State v. Given

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Justia Opinion Summary

After a jury trial, Defendant was convicted of felony sexual assault. Defendant was sentenced to seventy years imprisonment with twenty years suspended for the sexual abuse charge. The Supreme Court affirmed, holding that the district court did not abuse its discretion (1) when it permitted Defendant’s sister to testify about Defendant’s abuse of her when she was a child; (2) when it limited the defense examination of witnesses regarding specific instances of conduct; and (3) when it admitted into evidence testimony from the State’s expert witness, a forensic interview for a child protection team.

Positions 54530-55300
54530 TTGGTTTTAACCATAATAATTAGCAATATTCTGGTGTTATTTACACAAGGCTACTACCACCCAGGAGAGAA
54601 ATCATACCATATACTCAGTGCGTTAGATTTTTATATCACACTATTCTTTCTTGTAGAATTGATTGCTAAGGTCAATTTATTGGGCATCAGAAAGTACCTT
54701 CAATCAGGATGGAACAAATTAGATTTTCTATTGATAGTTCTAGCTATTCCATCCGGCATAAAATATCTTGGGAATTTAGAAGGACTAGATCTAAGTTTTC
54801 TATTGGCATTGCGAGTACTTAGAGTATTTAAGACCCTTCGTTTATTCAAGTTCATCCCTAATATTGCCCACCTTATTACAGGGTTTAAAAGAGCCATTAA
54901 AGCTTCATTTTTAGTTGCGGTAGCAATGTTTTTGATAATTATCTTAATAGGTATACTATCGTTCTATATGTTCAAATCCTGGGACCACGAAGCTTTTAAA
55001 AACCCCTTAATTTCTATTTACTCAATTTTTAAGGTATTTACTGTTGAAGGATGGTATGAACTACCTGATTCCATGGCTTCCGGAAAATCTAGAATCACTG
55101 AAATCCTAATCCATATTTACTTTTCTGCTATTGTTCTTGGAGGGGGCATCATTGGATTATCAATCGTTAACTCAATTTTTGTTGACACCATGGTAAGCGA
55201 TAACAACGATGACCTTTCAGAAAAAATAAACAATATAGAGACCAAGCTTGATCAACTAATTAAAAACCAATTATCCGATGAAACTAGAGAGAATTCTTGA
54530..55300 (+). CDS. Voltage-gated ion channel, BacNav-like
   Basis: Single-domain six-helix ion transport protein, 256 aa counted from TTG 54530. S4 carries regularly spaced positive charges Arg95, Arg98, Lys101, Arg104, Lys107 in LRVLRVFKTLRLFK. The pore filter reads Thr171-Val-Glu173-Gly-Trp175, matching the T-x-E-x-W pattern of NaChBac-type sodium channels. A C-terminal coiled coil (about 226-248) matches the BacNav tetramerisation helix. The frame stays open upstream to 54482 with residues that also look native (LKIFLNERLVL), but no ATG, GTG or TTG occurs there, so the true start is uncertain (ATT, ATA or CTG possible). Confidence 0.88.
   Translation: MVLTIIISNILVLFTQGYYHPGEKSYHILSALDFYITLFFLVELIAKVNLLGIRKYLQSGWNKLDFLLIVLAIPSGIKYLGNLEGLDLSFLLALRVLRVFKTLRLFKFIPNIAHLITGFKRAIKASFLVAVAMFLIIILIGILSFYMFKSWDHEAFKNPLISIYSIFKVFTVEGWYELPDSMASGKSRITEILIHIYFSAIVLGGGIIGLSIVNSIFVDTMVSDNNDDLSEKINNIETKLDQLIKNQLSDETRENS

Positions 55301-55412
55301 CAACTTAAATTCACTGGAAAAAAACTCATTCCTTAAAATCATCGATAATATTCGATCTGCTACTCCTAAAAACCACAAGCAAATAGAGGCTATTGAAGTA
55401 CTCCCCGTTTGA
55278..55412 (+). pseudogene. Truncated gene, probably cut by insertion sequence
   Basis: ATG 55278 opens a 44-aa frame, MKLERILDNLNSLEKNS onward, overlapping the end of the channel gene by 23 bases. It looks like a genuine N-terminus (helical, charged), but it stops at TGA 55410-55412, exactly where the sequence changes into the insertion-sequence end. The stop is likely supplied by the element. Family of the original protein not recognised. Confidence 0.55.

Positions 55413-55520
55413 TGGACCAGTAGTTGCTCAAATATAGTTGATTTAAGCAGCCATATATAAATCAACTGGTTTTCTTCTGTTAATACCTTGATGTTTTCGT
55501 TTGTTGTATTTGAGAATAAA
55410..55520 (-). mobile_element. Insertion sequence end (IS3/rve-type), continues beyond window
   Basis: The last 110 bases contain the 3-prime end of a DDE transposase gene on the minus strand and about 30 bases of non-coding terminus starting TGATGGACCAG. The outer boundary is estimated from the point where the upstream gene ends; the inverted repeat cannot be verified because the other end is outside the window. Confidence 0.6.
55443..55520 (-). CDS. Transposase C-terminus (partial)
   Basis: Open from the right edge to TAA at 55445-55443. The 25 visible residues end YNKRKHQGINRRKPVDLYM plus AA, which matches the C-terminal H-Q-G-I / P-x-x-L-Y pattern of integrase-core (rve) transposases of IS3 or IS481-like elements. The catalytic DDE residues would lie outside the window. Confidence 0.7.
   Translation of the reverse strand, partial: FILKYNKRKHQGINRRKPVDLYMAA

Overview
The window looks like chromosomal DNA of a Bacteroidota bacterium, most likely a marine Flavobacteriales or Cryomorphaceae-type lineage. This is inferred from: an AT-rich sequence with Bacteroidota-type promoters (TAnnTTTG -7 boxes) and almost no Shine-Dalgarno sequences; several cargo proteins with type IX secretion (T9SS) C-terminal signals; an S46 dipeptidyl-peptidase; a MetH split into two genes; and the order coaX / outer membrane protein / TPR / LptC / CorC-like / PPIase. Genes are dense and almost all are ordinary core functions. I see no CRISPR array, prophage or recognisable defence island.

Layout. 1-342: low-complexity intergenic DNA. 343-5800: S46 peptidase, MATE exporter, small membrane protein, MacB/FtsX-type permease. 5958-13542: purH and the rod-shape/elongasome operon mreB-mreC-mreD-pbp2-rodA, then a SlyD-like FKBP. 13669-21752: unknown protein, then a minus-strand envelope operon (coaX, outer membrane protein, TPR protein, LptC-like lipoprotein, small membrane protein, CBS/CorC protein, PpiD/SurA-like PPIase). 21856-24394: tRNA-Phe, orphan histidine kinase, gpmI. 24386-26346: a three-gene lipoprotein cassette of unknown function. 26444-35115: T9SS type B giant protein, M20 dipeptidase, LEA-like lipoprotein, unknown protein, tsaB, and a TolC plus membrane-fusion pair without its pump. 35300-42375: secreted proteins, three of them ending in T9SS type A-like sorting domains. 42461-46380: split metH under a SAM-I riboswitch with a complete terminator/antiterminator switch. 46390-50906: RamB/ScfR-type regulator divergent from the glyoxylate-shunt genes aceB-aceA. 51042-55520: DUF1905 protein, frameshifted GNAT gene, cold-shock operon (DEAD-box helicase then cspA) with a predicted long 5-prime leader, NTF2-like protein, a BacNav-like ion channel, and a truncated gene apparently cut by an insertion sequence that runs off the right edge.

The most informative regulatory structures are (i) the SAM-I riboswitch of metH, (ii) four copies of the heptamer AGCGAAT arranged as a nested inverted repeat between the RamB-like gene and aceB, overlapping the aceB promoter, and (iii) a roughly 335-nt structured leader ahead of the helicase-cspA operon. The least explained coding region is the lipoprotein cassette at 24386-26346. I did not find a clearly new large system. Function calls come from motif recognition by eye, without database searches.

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September 15 2015 DA 14-0138 Case Number: DA 14-0138 IN THE SUPREME COURT OF THE STATE OF MONTANA 2015 MT 273 STATE OF MONTANA, Plaintiff and Appellee, v. WILLIAM PATRICK GIVEN, Defendant and Appellant. APPEAL FROM: District Court of the Thirteenth Judicial District, In and For the County of Yellowstone, Cause No. DC 11-0377 Honorable Mary Jane Knisely, Presiding Judge COUNSEL OF RECORD: For Appellant: Jack E. Sands, Attorney at Law, Billings, Montana For Appellee: Timothy C. Fox, Montana Attorney General, Mardell Ployhar, Assistant Attorney General, Helena, Montana Scott Twito, Yellowstone County Attorney, Ann Marie McKittrick, Julie Patten, Deputy County Attorneys, Billings, Montana Submitted on Briefs: July 15, 2015 Decided: September 15, 2015 Filed: __________________________________________ Clerk Chief Justice Mike McGrath delivered the Opinion of the Court. ¶1 William Patrick Given appeals from the judgment entered against him by the Thirteenth Judicial District Court, Yellowstone County, following his jury conviction of sexual assault in violation of § 45-5-502, MCA. We affirm. ¶2 We review the following issues: Issue 1: Whether the District Court abused its discretion when it permitted A.U. to testify about prior sexual abuse by Given. Issue 2: Whether the District Court abused its discretion when it limited the defense examination of witnesses regarding specific instances of conduct. Issue 3: Whether the District Court abused its discretion when it admitted testimony from the State’s expert witness Wendy Dutton. BACKGROUND ¶3 In April of 2011, Detective Kevin Cunningham of the Yellowstone County Sheriff’s Office responded to a report of sexual abuse of K.F., a ten-year-old boy, which K.F. had disclosed to a school counselor. During Cunningham’s interview of K.F., the boy disclosed three incidents in which his neighbor, Given, had touched him inappropriately during the previous year: at his own home, at Given’s home, and while the two were on a camping trip. Cunningham interviewed several other people, including K.F.’s mother and her cousin C.H., who was Given’s boyfriend and lived with Given next door to K.F.’s family. ¶4 Given was arrested and advised of his Miranda rights, after which he gave a statement to Detective Cunningham. Given stated that on one occasion K.F. had complained of a rash on his genitals and Given provided K.F. lotion to put on the rash. 2 Given denied touching K.F.’s genitals, having K.F. masturbate in front of him, or kissing K.F. on the mouth, as K.F. had reported. Given acknowledged that he walked in on K.F. masturbating and watched him. He also admitted kissing K.F. on the cheeks, showing him pornographic videos featuring gay men, and giving K.F. a cell phone without his parents’ knowledge. ¶5 The State charged Given with felony sexual assault and failure to register as a sexual offender. Given moved the District Court to sever the charge of failure to register, and the court granted that motion. ¶6 During discovery, the State gave notice of its intent to call Given’s sister A.U. as a witness at trial. In 1995, Given had admitted and been convicted of sexual assault against A.U. from the time she was six years old until she was eleven. Given opposed allowing A.U. to testify about the events leading to that conviction, and he filed a motion in limine to exclude A.U.’s testimony as inadmissible under M. R. Evid. 404(b). The District Court held a hearing and later issued an order denying Given’s motion in limine and allowing the State to present A.U.’s testimony. ¶7 The State asked the District Court to exclude all evidence that K.F. had been abused by his stepfather, all references to the status of Given’s boyfriend C.H. as a registered sex offender, and all evidence from K.F.’s counseling records and Department of Family Services records. The court granted the first two of those motions, ordering that any allegations of sexual abuse of K.F. by his stepfather be excluded from evidence and prohibiting reference to C.H.’s sex offender status at trial. Additionally, the court ordered evidence from K.F.’s records excluded unless it was “appropriate to delve into 3 certain matters on cross-examination pursuant to the exceptions contained in Rule 608 or pursuant to Rule 801.” ¶8 The case proceeded to a jury trial in early January of 2013. The State’s witnesses included K.F., his mother and his stepfather, Detective Cunningham, A.U., and forensic interviewer Wendy Dutton. ¶9 K.F.’s mother testified that she met Given through her cousin C.H. and that the couple later moved in next door to her family. She recalled how Given and K.F. spent time together fishing, camping, and playing video games, and that K.F. also spent time at Given’s home. K.F.’s mother testified that Given favored K.F. over her other children and bought him gifts including a cell phone, a television, a fishing pole, and a knife. She testified that, for a while, K.F. seemed to enjoy spending time with Given, but that in the fall of 2010, K.F. began to say that he hated Given and did not want to talk to him or see him. On cross-examination, she testified that K.F. sometimes told lies, some of which were of a serious and harmful nature, but that his lies were no more frequent than an average boy his age. ¶10 K.F. testified to three instances of inappropriate conduct by Given. He testified that in the first incident, Given entered K.F.’s room and instructed him to lie on the floor and pull his pants down. K.F. testified that Given then placed lotion on K.F.’s penis and rubbed it. K.F. told the jury his penis “stood straight up” and then “some white stuff came out.” K.F. also testified that Given made him stick his penis in a stuffed animal and showed him websites about gay men, including violent scenes of men whipping each other. 4 ¶11 K.F. testified to a second incident, when he went camping with Given, A.U., and A.U.’s family. The group slept in Given’s camp trailer. A.U. and her family stayed one night, while Given and K.F. camped for two nights. K.F. stated that Given cuddled him at night and K.F. woke up with his lower body wet and sticky. K.F. further testified that Given asked K.F. to rub lotion on his penis, but K.F. refused and Given did not persist. ¶12 K.F. testified to a third incident, at Given’s home, which K.F. would frequently visit. K.F. told the jury Given wanted him to rub lotion on his penis and that Given put his hand down K.F.’s pants and kissed K.F. on the mouth. Additionally, K.F. testified that Given showed K.F. a dildo and stated, “Soon when you get old enough, you will stick this up your butt.” K.F. then told Given to stop, and left the house because he felt uncomfortable. ¶13 K.F. testified to numerous gifts Given had given him, including a cell phone, a fishing pole, a knife, a television, and sunglasses. According to K.F., Given specifically instructed him not to tell his mother about the cell phone or the knife. ¶14 During cross examination of K.F., Given’s counsel demonstrated that K.F.’s story had inconsistencies and that K.F. had lied about his family. K.F. acknowledged calling the authorities and telling hurtful lies about his parents, including that he was afraid to go home. K.F. maintained, however, that he did not make up stories about Given. ¶15 Prior to the testimony of Given’s sister A.U., the District Court instructed the jury that the evidence of Given’s prior acts was for the limited purpose of showing his intent or absence of mistake. The District Court warned that the evidence could not be used for 5 any other purpose and the jury was to decide whether or not to convict based only on the crimes charged, not any other crimes or wrongs. ¶16 A.U. identified Given as her half-brother. She recalled going camping with her four children, K.F., and Given in Three Forks, Montana. A.U. testified that, on the camping trip, Given and K.F. spent time alone behind a closed bedroom door. A.U. did not know where K.F. slept during the night. A.U. stated she had noticed that Given’s behavior toward K.F. was similar to his behavior towards her when she was young. Specifically, she discussed how he purchased K.F. a fishing pole and sunglasses, but did not buy gifts for the other children. A.U. noted that Given had given her special attention as a child and bought her gifts or took her to the park. She testified that this special attention “led to him molesting me.” ¶17 Over Given’s objection, the District Court permitted the State to question A.U. about the abuse. A.U. testified to a slow escalation of sexual violence starting with touching when she was six years old, and progressing to Given inserting objects into her vagina and eventually full intercourse when she was eleven years old. ¶18 The State presented expert testimony by Wendy Dutton, a forensic interviewer for a child protection team at a Phoenix, Arizona, children’s hospital. Dutton testified that she had been a forensic interviewer of children for over 20 years, and had interviewed over 8,000 claimed child victims of sexual abuse. She testified she had not reviewed any of the materials for this case, and she did not testify about this case. She testified that, generally, boys tend to delay disclosure longer than girls; and she listed some reasons for that. She testified that piecemeal disclosure is common and that recantation of disclosure 6 occurs in a minority of cases. She described the process of victimization, including victim selection, engagement, grooming, assault, and concealment. She also described the variety of symptoms shown by victims of sexual abuse, including depression, difficulty in school, aggression, and temper tantrums. She testified that malicious false reports—reports that are made for some ulterior motive or secondary gain—typically occur in situations in which the child’s parents are involved in a high conflict divorce or custody dispute. She described techniques for interviewing children and discussed characteristics of children’s memories. Her testimony was based on both her own research and others’ research in the field. ¶19 K.F.’s stepfather testified that he had observed that K.F. and Given were very close for some time, but that K.F.’s attitude later changed into one of apparent intense dislike for Given. Given’s boyfriend C.H. echoed that testimony, telling the jury that Given and K.F. had once seemed to enjoy watching television and playing video games together, but that K.F. appeared angry with Given and did not want to be around him beginning in November or December of 2010. ¶20 Given testified on his own behalf. He stated he had a special interest in K.F., and that he related to him as he, like K.F., had been an ostracized child. According to Given, he saw K.F. once or twice a week. Given admitted to buying gifts for K.F., including a cell phone despite instructions from K.F.’s mother that he wait until she consulted her husband about that gift. ¶21 Regarding the specific allegations of sexual abuse, Given denied ever touching K.F. He testified that on the camping trip to Three Forks, he slept on the floor next to the 7 queen-sized bed in the camper and that K.F. slept in the bed. He admitted that he had walked in on K.F. masturbating in K.F.’s bedroom and had observed him instead of walking away. He stated he had observed this because he was curious about starting his own family. Given also admitted to giving K.F. lotion for a rash, stating he “put some lotion in [K.F.’s] hands and told him to reach down his pants and rub his crotch.” He denied assisting K.F. in applying the lotion. Given also testified that he kissed K.F. on the corner of the mouth or the cheeks. Given admitted to showing K.F. gay pornography. He acknowledged that this was a mistake, but stated he decided to show K.F. the pornography because “he was interested in becoming gay.” ¶22 The jury found Given guilty of felony sexual assault. Given later entered a nolo contendere plea on the charge of failure to register as a sexual offender. He was sentenced to the Montana State Prison for seventy years with twenty years suspended on the sexual assault charge, and was committed to the Department of Corrections for two years for failure to register as a sex offender, to run concurrently to the sexual assault sentence. Given appeals. STANDARDS OF REVIEW ¶23 A district court has broad discretion when determining the relevance and admissibility of evidence. Accordingly, we generally review evidentiary rulings for abuse of discretion. State v. Lotter, 2013 MT 336, ¶ 13, 372 Mont. 445, 313 P.3d 148. A district court abuses its discretion when it acts arbitrarily, without conscientious judgment, or exceeds the bounds of reason. State v. Franks, 2014 MT 273, ¶ 11, 376 8 Mont. 431, 335 P.3d 725. To the extent the court’s ruling is based on a rule of evidence, a statute, or a constitutional right, our review is de novo. Lotter, ¶ 13. DISCUSSION ¶24 Issue 1: Whether the District Court abused its discretion when it permitted A.U. to testify about prior sexual abuse by Given. ¶25 As indicated above, Given moved in limine to prevent A.U. from testifying about the events that resulted in his 1995 conviction of sexual assault. Given pointed out that, under M.R. Evid. 404(b), evidence of other acts may not be used to prove a person’s character in order to show that the person acted in conformity with that character. In response, the State asserted that such evidence may be used for certain other purposes, and argued the evidence went to establishing Given’s intent, the absence of mistake, and the common scheme of grooming used to perpetrate the abuse. After a hearing on the motion in limine, the District Court permitted the State to use A.U.’s testimony at trial for the “limited scope and purpose of demonstrating intent and absence of mistake.” The court prohibited introduction of any evidence of Given’s prior criminal conviction for the assault on A.U. and his subsequent sex offender treatment, unless Given “opens the door.” Additionally, before A.U. testified, the court instructed the jury of the limited scope for which it may consider this evidence, pursuant to M. R. Evid. 105: Evidence of other acts. The State has offered evidence that the defendant at another time engaged in crimes, wrongs, or acts. That evidence was not admitted to prove the character of the defendant or in order to show that he acted in conformity therewith. The only purpose of admitting that evidence was to show the intent or absence of mistake or accident. You may not use that evidence for any other purpose. The defendant is not being tried for the other crime, wrong, or act. He may not be convicted for any offense other than that in this case. For the jury to convict the defendant of any 9 other offense other than that charged in this case may result in an unjust double punishment of the defendant. Given argues admission of A.U.’s testimony constitutes error for several reasons. ¶26 Given first argues the District Court used an incorrect standard by requiring him to disprove the evidentiary basis for the State’s evidence. He is incorrect. ¶27 Under the post-Just and Matt interpretation of M. R. Evid. 404(b) articulated in State v. Dist. Court of the Eighteenth Judicial Dist., 2010 MT 263, 358 Mont. 325, 246 P.3d 415, a prosecutor must disclose her intent to introduce evidence of other crimes, wrongs, or acts. The prosecution is not required to explain, initially, why the evidence is admissible. Eighteenth Jud. Dist. Ct., ¶ 49. After the prosecution discloses its intent, the defense must identify authority under which the prosecution’s evidence should be excluded. At that time, the prosecutor must respond to the defense’s objections and demonstrate the evidence’s admissibility. The court may then conduct a hearing before it issues a written decision. If the court determines the evidence is admissible, the defendant may request an instruction on the limited purpose for which the evidence is admissible, pursuant to M. R. Evid. 105. Eighteenth Jud. Dist. Ct., ¶ 49. ¶28 In this case, the court followed the above process, including requiring the State to demonstrate the admissibility of the evidence at a hearing on Given’s motion in limine and giving an instruction on the limited scope for which the jury may consider the evidence. ¶29 Given further argues the District Court erred in reasoning that A.U.’s testimony about his sexual assaults on her was relevant to prove intent and mistake, because he had 10 never claimed mistake or lack of intent. But, as the District Court specifically noted, when Given was initially confronted with K.F.’s allegations, he claimed he merely made the mistake of failing to leave the room after walking in on K.F. masturbating, and that he provided K.F. lotion for a rash on his genitals. The District Court identified these responses as the claimed mistake. The court concluded that A.U.’s testimony was admissible under M. R. Evid. 404(b), as it was offered to demonstrate intent and absence of mistake. ¶30 Our review of the record convinces us that the District Court was correct. Given acknowledged the truth of portions of K.F.’s testimony, but claimed his observation of K.F. masturbating and his supplying K.F. with lotion to rub on his penis were accidental or harmless acts. A.U.’s testimony was admissible as evidence of absence of mistake as well as intent. ¶31 Given states the District Court failed to articulate any basis for introducing evidence about events remote in time and with no similarity to the charged crime. However, neither nearness in time nor similarity is a prerequisite for the admission of evidence of other crimes, wrongs, or acts. Eighteenth Jud. Dist. Ct., ¶ 56. As to similarity, Given argues there were significant differences between the incidents of claimed abuse (gender of victims, family member status, and threats of violence to A.U. but not to K.F.) and that these dissimilarities made A.U.’s testimony inadmissible under M. R. Evid. 404(b). We disagree. Similarities between the events involving A.U. and those involving K.F., as noted by the District Court, include that both incidents involved young children with whose care Given had been entrusted and that, in both cases, Given 11 had given special favors and generous gifts to the victims far in excess of what he did for their siblings. ¶32 Finally, Given asserts that A.U.’s testimony served no other purpose than to establish character evidence of his propensity to commit sexual assault, and that the probative value was substantially outweighed by the risk of unfair prejudice. He points to the highly inflammatory nature of child molestation evidence, as recognized in State v. Franks, 2014 MT 273, 376 Mont. 431, 335 P.3d 725. ¶33 M. R. Evid. 403 does not require the exclusion of relevant evidence simply because it is prejudicial. Rather, such evidence is inadmissible only when it will prompt the jury to decide the case on an improper basis. State v. Stewart, 2012 MT 317, ¶ 68, 367 Mont. 503, 291 P.3d 1187. In conducting its analysis in this case, the District Court concluded A.U.’s testimony was relevant and that its probative value was not substantially outweighed by the danger of unfair prejudice. And the court instructed the jury on the limited purpose for which the evidence could be used—to show intent or absence of mistake or accident. ¶34 We hold the District Court did not abuse its discretion by allowing into evidence A.U.’s testimony about Given’s abuse of her when she was a child. ¶35 Issue 2: Whether the District Court abused its discretion when it limited the defense examination of witnesses regarding specific instances of conduct. ¶36 Given claims, broadly, that the District Court abused its discretion in restricting his ability to examine witnesses. He contends that his constitutional right to confront the witnesses against him was violated by the District Court’s rulings. In particular, he 12 makes three arguments. He first argues he should have been allowed to cross-examine K.F. about a claim K.F. may have made that his stepfather had sexually abused him. Given also argues he should have been allowed to inquire about the sexual offender status of C.H. Finally, he argues he should have been allowed to inquire about all information in K.F.’s Department of Family Services (DFS) files and counseling records. ¶37 We first address Given’s claim that he should have been allowed to cross-examine K.F. about an allegation K.F. may have made to a counselor that his stepfather had sexually abused him. Reference to such an allegation appears in K.F.’s sealed counseling records but, following the District Court’s review of those records, the court concluded “it was not shown that he ever made an accusation. It is extremely possible that there was an error in the reporting process.” We have stated that a defendant’s right of confrontation is not violated by the exclusion of evidence concerning the victim’s past sexual abuse by other individuals unless the victim’s accusations of prior abuse have been proven or admitted to be false. State v. MacKinnon, 1998 MT 78, ¶ 35, 288 Mont. 329, 957 P.2d 23; State ex rel. Mazurek v. District Court, 277 Mont. 349, 356, 922 P.2d 474, 479 (1996). In this case, not only is it unclear whether such an accusation was true or false, it is unclear whether K.F. ever made such an accusation. Therefore, we hold that the District Court did not abuse its discretion when it refused to allow Given to cross-examine K.F. about this matter. ¶38 In prohibiting introduction of evidence of C.H.’s sexual offender status, the District Court relied on M. R. Evid. 609: “For the purpose of attacking the credibility of a witness, evidence that the witness has been convicted of a crime is not admissible.” As 13 the court noted, Given suggested no purpose for such evidence other than for attacking C.H.’s credibility. Given was not relying on the defense of mistaken identity, and K.F. never accused C.H. of molesting him. We hold the District Court did not abuse its discretion in prohibiting Given from cross-examining C.H. on his sexual offender status. ¶39 Finally, we address the District Court’s rulings on the admissibility of evidence from K.F.’s counseling and DFS files that he had made false statements. One way of impeaching a witness is to introduce evidence that the witness has a bad character for truthfulness. M. R. Evid. 608(b) provides: Specific instances of the conduct of a witness, for the purpose of attacking or supporting the witness’ credibility, may not be proved by extrinsic evidence. They may, however, in the discretion of the court, if probative of truthfulness or untruthfulness, be inquired into on cross-examination of the witness (1) concerning the witness’ character for truthfulness or untruthfulness, or (2) concerning the character for truthfulness or untruthfulness of another witness as to which character the witness being cross-examined has testified. ¶40 The District Court allowed witnesses to testify that K.F. had made false statements that were harmful. The court allowed questioning of K.F.’s mother about whether K.F. had made reports to school and other authorities that he was afraid to go home, and whether there were issues with K.F.’s credibility. K.F.’s mother testified that K.F. “made up a lot of stories” and the stories “are of a serious and harmful nature.” She explained that she did not believe K.F. lied more than an average child, but that “he just knows the correct authorities to go to.” She acknowledged that K.F. had made reports about her and his stepfather that were not true, and explained that she believed he did so because he had a hard life and it was “a way for him to get rid of his anger.” 14 ¶41 The court also allowed Given to present the testimony of two counselors who had met with K.F., regarding his reputation for truthfulness. Both counselors testified that K.F. sometimes embellished his stories.1 ¶42 The court also allowed Given to cross-examine K.F. about false allegations contained in his DFS file. Given’s counsel asked K.F. whether he had reported hurtful allegations to authorities about his parents that were untrue, and K.F. confirmed that he had. When asked if he had told authorities that he was afraid to go home, K.F. responded, “Yes. It was a lie.” K.F. confirmed that he had made up elaborate stories about things that were done to him that were a “figment of [his] imagination.” K.F. explained that he did this because he had just started living with his mother, and he did not know her. He did not initially like living with his mother because there were “actual rules,” and he felt he was being treated unfairly because his brother got more stuff than he did. ¶43 Our review of the record convinces us that the District Court did not abuse its discretion in limiting Given’s questioning of witnesses about K.F.’s propensity for truth-telling. It was reasonable for the court to preserve the integrity of the trial and to prevent it from becoming a trial of K.F. by limiting Given’s inquiry to matters concerning K.F.’s credibility and his disclosure that he was abused by Given. ¶44 Given has failed to establish that the District Court abused its discretion in its rulings on examination of witnesses concerning specific incidents of conduct. 1 Only one of those two counselors recalled that K.F. had disclosed to her his allegations about Given. She testified that K.F.’s demeanor indicated to her that he was truthful about those matters. 15 ¶45 Issue 3: Whether the District Court abused its discretion when it admitted testimony from the State’s expert witness Wendy Dutton. ¶46 On October 12, 2012, the State filed notice of its intent to call Dr. Wendy Dutton as an expert witness at Given’s trial. The State’s notice indicated Dutton would testify about general characteristics of disclosure patterns of child sexual abuse victims, including delayed reporting and dynamics involved when the victim is male and the perpetrator is male; general characteristics of coping strategies of child sexual abuse victims; and general characteristics of the process of victimization, including selection, engagement, grooming, assault, and concealment.2 The notice also stated the prosecution would coordinate an interview of Dutton if the defense wished to interview her. ¶47 The defense filed a motion in limine in which it argued that disclosure of Dutton as an expert witness was filed too late. The District Court denied that motion. Then, at the beginning of Dutton’s trial testimony, defense counsel objected on grounds that there had been inadequate disclosure of the subject of Dutton’s testimony and she was not an impartial witness. The District Court denied that motion and allowed Dutton to testify. ¶48 On appeal, Given argues that the State’s delivery to the defense of copies of Dutton’s curriculum vitae and her two-year-old doctoral dissertation on “Gender differences in children’s disclosures and legal narratives of sexual abuse” was inadequate to comply with the defense’s discovery requests. In those discovery requests—which had been made in June of 2011 and May of 2012—the defense had asked for copies of all We have long recognized such testimony as admissible under M. R. Evid. 702. State v. Robins, 2013 MT 71, ¶ 16, 369 Mont. 291, 297 P.3d 1213; State v. Morgan, 1998 MT 268, ¶ 29, 291 Mont. 347, 968 P.2d 1120. 2 16 scientific reports and reports produced by all experts, and for written reports and resumes of any experts. Given states his challenge on appeal, however, is not based on timeliness of disclosure of Dutton as a witness. ¶49 Disclosure of witnesses by the State in a criminal case is governed by § 46-15-322, MCA. Subsection (1)(a) of that statute requires disclosure, upon request, of “the names, addresses, and statements of all persons whom the prosecutor may call as witnesses in the case in chief.” In addition, the prosecution must provide, upon request, “all written reports or statements of experts who have personally examined the defendant or any evidence in the particular case, together with the results of physical examinations, scientific tests, experiments, or comparisons.” Section 46-15-322(1)(c), MCA. The State complied with those statutes. Given says making Dutton available for deposition was not enough to demonstrate what her testimony would encompass, but it is unclear what else he would have had the State do. ¶50 We hold that the District Court did not abuse its discretion when it admitted Dutton’s testimony into evidence. ¶51 We affirm the judgment entered by the District Court. /S/ MIKE McGRATH We Concur: /S/ JAMES JEREMIAH SHEA /S/ PATRICIA COTTER /S/ BETH BAKER /S/ LAURIE McKINNON /S/ MICHAEL E WHEAT /S/ JIM RICE 17